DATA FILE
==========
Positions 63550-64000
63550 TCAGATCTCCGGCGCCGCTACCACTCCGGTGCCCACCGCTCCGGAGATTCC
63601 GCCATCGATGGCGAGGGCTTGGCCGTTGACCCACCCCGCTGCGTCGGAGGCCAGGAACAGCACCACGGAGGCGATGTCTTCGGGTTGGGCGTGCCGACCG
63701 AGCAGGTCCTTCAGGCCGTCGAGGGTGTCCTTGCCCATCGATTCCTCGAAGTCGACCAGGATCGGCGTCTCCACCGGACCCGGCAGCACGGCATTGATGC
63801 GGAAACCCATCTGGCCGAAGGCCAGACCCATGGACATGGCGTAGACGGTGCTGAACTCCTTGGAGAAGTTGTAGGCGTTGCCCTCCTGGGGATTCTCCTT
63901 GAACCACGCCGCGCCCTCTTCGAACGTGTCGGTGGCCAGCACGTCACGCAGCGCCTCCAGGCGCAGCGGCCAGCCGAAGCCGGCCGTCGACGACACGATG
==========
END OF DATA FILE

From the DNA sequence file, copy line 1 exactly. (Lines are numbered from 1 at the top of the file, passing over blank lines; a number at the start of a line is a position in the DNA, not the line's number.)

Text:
Positions 63550-64000